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Tag: API

iOS Tutorial: Shorten that URL!

In this Xojo tutorial we will see how simple it is to make an iOS App that shortens an entered URL using the public API of We will use our own subclass inherited from Xojo.Net.HTTPSocket, and the Declare statement in order to use some functions and methods found on the native Cocoa Touch API. In fact, the use of Declare is mandatory because with the new Xojo Framewok we don’t yet have access to the EncodeURLComponent function available with the old framework. This one is a big help in substituting any ilegal character with his hexadecimal value for the final URL’s composition.

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How to Recursively Delete a Folder

While Xojo doesn’t currently provide a direct way of recursively deleting a folder, there are various options that will allow you to do this:

1. Recursively iterate through all the folders, deleting each one. You can read about that at our Developer Site, this is the best cross-platform way.
2. Use the Shell to recursively delete a folder (i.e. “del /s” on Windows, or “rm -rf” on OS X and Linux)

Windows specific ways:
3. SHFileOperation (an older API)
4. IFileOperation (the more modern API that Windows recommends over option #3)

I’ve decided to look at option #4, since this allows more customized options, like the ability to show a progress dialog. However, it is also the slightly more complicated option since it deals with COM & Delegates. The example illustrates this:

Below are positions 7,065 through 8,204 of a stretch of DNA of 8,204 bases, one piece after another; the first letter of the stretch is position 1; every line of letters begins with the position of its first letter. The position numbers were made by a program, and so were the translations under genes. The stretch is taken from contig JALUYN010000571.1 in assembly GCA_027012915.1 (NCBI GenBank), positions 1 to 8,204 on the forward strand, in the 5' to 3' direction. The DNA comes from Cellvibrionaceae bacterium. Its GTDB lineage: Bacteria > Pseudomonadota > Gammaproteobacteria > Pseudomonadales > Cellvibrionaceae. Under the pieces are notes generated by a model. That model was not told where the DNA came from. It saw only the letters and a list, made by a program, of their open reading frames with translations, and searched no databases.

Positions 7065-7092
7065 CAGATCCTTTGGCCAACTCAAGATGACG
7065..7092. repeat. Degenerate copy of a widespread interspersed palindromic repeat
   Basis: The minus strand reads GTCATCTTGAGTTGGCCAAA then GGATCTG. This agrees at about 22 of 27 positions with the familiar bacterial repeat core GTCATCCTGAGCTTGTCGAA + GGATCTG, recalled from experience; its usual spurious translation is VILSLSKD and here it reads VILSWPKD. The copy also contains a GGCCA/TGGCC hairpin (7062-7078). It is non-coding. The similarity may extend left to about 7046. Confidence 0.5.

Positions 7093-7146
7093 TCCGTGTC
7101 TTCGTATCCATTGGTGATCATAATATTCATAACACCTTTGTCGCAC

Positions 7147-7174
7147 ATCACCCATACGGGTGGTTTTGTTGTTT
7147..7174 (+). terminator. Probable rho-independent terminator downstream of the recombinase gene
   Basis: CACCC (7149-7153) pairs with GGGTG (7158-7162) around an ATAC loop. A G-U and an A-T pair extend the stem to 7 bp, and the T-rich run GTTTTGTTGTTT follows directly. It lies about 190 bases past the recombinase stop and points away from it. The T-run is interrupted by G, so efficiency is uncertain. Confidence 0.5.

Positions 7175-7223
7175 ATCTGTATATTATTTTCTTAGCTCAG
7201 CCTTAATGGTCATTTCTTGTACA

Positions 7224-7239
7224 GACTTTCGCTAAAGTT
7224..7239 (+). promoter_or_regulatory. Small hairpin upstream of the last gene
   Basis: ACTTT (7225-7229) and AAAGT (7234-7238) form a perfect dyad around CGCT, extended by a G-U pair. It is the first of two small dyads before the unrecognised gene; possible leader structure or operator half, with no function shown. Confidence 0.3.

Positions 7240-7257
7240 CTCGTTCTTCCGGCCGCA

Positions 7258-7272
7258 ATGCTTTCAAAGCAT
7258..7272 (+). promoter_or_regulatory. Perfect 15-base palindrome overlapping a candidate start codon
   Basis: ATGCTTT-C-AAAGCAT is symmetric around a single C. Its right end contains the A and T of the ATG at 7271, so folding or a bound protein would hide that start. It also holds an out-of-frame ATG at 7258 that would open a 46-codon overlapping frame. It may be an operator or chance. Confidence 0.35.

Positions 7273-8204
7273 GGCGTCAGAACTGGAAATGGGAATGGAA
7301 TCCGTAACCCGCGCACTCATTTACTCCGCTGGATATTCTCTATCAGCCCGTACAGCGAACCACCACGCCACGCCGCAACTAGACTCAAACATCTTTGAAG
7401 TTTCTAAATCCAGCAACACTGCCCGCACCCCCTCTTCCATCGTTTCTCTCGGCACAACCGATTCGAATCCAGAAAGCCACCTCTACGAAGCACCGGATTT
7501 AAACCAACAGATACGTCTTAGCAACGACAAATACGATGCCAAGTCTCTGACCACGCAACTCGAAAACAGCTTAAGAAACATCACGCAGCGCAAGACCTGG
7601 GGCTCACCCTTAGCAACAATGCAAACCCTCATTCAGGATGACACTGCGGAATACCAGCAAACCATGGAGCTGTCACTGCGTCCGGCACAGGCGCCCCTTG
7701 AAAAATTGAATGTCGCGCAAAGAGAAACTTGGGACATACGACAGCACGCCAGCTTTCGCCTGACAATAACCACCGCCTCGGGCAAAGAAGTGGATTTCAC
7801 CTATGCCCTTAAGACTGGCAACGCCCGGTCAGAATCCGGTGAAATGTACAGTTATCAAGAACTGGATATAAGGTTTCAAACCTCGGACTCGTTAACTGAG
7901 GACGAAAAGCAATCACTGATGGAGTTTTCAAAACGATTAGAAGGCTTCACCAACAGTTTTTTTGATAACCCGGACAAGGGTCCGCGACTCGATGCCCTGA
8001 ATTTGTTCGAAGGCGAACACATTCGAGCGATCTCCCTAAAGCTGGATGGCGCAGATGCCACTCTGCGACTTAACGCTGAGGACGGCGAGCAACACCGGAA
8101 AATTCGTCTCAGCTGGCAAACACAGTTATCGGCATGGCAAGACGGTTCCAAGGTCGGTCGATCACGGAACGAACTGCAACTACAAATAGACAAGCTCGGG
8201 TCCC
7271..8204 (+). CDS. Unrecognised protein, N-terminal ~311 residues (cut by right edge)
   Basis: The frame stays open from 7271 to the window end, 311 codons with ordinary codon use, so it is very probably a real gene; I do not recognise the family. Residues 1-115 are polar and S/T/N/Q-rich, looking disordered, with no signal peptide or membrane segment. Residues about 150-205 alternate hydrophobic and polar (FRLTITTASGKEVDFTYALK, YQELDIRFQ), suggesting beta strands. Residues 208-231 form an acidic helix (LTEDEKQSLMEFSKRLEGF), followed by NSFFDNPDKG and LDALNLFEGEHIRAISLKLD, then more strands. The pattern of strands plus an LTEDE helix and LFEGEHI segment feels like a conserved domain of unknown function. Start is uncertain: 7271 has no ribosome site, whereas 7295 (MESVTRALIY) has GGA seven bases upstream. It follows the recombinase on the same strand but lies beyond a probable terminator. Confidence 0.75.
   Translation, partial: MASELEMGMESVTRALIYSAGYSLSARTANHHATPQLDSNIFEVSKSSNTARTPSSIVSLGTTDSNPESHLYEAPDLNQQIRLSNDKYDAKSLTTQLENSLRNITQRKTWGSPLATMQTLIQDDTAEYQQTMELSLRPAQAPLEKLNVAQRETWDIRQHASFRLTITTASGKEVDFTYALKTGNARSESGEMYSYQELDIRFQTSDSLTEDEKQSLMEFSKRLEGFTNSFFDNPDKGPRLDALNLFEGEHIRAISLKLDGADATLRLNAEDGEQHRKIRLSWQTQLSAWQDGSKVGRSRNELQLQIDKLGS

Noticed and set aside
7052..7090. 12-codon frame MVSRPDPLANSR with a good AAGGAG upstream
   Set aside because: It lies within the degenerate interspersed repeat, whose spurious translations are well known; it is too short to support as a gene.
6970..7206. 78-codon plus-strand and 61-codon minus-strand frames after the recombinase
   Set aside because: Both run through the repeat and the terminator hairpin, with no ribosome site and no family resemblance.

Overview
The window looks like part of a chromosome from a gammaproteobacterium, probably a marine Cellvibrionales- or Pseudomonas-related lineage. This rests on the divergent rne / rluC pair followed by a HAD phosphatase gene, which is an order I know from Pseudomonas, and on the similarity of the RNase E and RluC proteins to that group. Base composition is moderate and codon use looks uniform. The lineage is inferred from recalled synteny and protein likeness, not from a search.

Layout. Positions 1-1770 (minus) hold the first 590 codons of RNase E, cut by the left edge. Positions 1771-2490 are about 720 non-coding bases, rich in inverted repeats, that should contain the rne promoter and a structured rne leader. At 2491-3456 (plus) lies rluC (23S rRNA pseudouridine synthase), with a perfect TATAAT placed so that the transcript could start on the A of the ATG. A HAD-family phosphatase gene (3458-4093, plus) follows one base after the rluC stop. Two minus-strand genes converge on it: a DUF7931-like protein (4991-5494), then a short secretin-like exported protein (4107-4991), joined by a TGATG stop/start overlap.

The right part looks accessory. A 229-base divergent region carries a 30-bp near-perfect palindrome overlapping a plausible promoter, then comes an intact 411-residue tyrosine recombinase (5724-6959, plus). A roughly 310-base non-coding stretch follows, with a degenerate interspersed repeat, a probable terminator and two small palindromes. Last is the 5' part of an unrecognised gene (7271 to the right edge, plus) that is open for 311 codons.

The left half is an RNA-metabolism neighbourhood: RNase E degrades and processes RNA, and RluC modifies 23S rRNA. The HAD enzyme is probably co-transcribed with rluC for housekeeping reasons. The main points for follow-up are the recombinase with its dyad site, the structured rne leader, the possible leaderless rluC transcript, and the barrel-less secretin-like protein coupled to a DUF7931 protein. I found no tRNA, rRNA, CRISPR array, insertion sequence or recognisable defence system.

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Write a Slackbot in Less Than 20 Lines of Code

What is Slackbot?

Slack has an API called “slash commands” that lets a user type a slash (/) followed by a command name in order to perform a special action. For example, Slack has many built-in slash commands, one example is /help. Here’s how you can easily add your own slash commands using a Xojo web app and the HandleSpecialURL (or HandleURL) method.

Your slash command makes an HTTP request to your Xojo web service app. The web services does its thing and then returns the result back to Slack to display.

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Generating Xojo Code From Paw

At Xojo, we work with a lot of HTTP REST APIs. So many in fact that I’ve spent time creating custom test harnesses to make sure that whatever I was currently coding would be compatible as well as being a test suite just in case the API changed in some subtle way (whether it be a bug fix or an API refactor gone awry). The problem with the custom test harnesses is that they’re not very portable and you end up having to create a new one for each API that you interface with.

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